URINARY TRACT INFECTIONS & BACTERIURIA (Elderly/Rest Homes) INVESTIGATION/ MANAGEMENT GUIDELINES -TARANAKI

URINARY TRACT INFECTIONS & BACTERIURIA (Elderly/Rest Homes)
INVESTIGATION/ MANAGEMENT GUIDELINES -TARANAKI
Dec 2006
PROBLEM
ACTION
IMPLEMENTATION
ACUTE UTI (SUSPECTED) (NB: Do not test urine if nil or minor symptoms (especially if catheter in situ)
Do not treat just for abnormal urine result, or minor symptoms)
Treat (box 5)
(stop antibiotic if no pyuria or neg.
culture)
Treat (box 5) If dipstick negative
Uncomplicated acute UTI
(dysuria, frequency, urgency,
suprapubic discomfort)
Complicated UTI
(complicated UT symptoms
(box 1) +/- above symptoms)
Especially if:
• Fever -persisting >37.9 and/or
• Major unexplained decline in
clinical status
Fever with 2 or more signs of
non-UT infection (box 2)
• Dipstick urine
(sterile catch - box 4)
• Notify/consult GP
• Urine M/C if dipstick positive
(sterile MSU/CSU collection –
refrigerate specimen –box 4)
• No MSU required
• Notify/consult GP
Investigate and treat alternative
infection
• Urinary catheter
and
• New costovertebral (renal)
tenderness, rigors or delirium
• Dipstick urine. Consult GP.
• Urine M/C if dipstick positive
• Consider catheter change
Treat (box 5) if urine positive (box 3)
Consider treating UTI pending result
Asymptomatic bacteriuria
• No UTI treatment required
Treatment does more harm than good
=Positive urine exam (box 3)
without dysuria, fever or UT
symptoms*(above & box 1)
‘Smelly’/ discoloured urine
without other symptoms
NB Bacteriuria does not imply UTI
(see box 3)
Optional - urine dipstick / M/C –
(sterile catch - box 4). Discuss GP
• Ensure hydration
• No dipstick or urine test necessary
Consider starting antibiotic if clinical
concern pending lab result
(stop antibiotic if no pyuria or neg. culture)
Search for and treat alternative cause
(espec. if dipstick neg)
(stop antibiotic if no pyuria or neg. culture)
(eg antibiotic resistance, drug interactions)
(antibiotics are only indicated for urinary
tract procedures or surgery eg TURP)
No referral or investigation required
PROPHYLAXIS (NB Weigh up risks versus benefits of long-term antibiotics)
Trimethoprim 150mg (1/2 tablet) daily
Frequent symptomatic UTI’s Consult GP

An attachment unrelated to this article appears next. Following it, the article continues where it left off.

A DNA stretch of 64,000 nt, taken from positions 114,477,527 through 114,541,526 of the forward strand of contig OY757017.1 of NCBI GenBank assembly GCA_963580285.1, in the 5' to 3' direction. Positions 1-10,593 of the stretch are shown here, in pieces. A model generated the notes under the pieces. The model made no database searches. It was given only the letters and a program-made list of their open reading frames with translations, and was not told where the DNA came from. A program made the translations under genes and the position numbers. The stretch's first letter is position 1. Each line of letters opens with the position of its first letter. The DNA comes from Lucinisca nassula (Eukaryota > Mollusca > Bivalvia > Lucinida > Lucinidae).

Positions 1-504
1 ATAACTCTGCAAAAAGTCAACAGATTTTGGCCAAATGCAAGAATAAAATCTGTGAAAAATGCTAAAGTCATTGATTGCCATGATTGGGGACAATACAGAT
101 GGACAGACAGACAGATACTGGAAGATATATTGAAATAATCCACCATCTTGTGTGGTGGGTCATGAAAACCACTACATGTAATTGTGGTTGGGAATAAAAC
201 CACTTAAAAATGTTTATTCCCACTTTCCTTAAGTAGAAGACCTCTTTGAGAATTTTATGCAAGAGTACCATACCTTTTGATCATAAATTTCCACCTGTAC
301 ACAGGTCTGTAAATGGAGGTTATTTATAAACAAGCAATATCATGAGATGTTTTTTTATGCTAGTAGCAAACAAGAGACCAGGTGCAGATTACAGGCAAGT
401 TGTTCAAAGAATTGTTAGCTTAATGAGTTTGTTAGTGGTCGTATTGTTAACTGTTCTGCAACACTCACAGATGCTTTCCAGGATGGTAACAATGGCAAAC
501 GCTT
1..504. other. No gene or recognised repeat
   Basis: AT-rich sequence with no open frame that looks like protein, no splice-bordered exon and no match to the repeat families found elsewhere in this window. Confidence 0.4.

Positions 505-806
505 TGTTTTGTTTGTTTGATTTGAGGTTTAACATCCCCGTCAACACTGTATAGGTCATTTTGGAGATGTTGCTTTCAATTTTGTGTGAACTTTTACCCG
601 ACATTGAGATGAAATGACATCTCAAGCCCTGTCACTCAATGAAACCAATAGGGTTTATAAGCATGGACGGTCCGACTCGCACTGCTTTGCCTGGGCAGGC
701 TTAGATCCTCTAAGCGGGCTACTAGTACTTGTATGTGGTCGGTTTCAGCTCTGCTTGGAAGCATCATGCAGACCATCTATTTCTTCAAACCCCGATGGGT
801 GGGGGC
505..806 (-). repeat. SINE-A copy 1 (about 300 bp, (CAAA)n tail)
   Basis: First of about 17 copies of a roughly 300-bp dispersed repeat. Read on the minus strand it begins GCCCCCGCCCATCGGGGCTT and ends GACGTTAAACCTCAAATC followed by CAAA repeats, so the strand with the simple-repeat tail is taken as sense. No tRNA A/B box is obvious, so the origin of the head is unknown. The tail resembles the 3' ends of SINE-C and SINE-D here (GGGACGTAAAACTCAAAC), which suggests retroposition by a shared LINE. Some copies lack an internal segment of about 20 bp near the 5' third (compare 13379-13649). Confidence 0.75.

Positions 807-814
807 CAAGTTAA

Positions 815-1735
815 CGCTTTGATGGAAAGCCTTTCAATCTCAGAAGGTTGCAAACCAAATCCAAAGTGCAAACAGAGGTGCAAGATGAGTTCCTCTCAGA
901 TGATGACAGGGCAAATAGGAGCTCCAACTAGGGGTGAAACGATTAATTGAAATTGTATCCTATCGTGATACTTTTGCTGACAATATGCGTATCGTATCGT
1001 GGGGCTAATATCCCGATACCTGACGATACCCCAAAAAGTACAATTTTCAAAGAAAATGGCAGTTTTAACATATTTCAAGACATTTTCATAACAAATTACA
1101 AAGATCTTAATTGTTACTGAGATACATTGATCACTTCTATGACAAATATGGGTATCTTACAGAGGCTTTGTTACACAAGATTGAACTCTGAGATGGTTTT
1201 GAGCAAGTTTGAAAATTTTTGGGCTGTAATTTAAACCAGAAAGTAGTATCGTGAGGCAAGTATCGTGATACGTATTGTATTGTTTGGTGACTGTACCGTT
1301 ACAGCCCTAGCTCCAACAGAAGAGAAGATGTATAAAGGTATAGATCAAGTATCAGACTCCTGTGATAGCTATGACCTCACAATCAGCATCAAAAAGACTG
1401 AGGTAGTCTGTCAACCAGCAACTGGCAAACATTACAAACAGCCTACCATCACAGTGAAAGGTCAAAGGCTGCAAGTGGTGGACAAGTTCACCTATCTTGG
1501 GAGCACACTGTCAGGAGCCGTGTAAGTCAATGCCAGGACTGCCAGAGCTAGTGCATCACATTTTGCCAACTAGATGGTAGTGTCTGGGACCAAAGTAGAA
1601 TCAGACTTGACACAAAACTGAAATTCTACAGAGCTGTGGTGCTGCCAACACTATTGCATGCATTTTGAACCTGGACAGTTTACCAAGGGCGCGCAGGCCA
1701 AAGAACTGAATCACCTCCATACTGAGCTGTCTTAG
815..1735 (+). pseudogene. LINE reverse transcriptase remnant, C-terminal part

Consider urine acidification. ♀: Consider
(especially if catheter)
Consider prophylaxis
oestrogen pessary/cream twice weekly
*BOX 1: Complicated urinary tract symptoms
Flank pain, new urinary incontinence, gross
haematuria, especially if fever, chills.
BOX 2: Signs of non-urinary infection
Resp: increased SOB, cough, sputum, new pleuritic pain
Gastro-intestinal: nausea /vomiting, new abdominal
pain, diarrhoea
Skin/subcut: new inflammation or purulent drainage
BOX 4: Sterile Urine Collection:
•Wash hands
•Separate labia (or retract prepuce)
•Stand or squat over toilet or bed-pan
•Discard first few ml, catch next part (approx. 20ml) in
sterile container, discard remainder
•Transfer urine into labelled specimen pot
• Refrigerate if possible, get to lab as soon as possible
(cold specimen: <24 hours, non-refrigerated spec: <1-2 hrs)
BOX 3:
BOX 5:
Lab Definitions of abnormal urine
(sterile collection only (box 2)):
6
Bacteruria: >100 x10 litre (x 2 for women, x1 men)
6
Pyuria:
>100 x10 wbc /litre
Dipstick:
positive leucocytes
(inaccurate) positive nitrites (many false negatives)
(25-50% women & 15-40% men in rest homes have
asymptomatic bacteriuria, even more have pyuria)
REFS:
Antibiotics for acute UTI:
Duration: uncomplicated UTI 3 days, complicated 7 days
NB: reduce antibiotic dose or avoid in renal failure
First line: Trimethoprim 300mg daily
Second line: Norfloxacin 400mg bd
Nitrofurantoin 50mg qid (avoid if GFR<50ml/m)
Augmentin (not recommended) 500mg tds
Laboratory Investigation of UTI (BPAC 2006) Loeb et al (2005) (trial of suspected UTI in nursing homes) BMJ 331: 669-72
Gray & Malone-Lee. Review: urinary tract infection in elderly people. Age & Ageing July 1995
Benton et al (2006) Asymptomatic bacteriuria in the Nursing Home. Ann Long term Care 14, 17-22
Guideline approved by TDBH Guidelines group & Dr L.Taylor (A,T & R). Prepared by Dr K Carey-Smith GP Liaison
`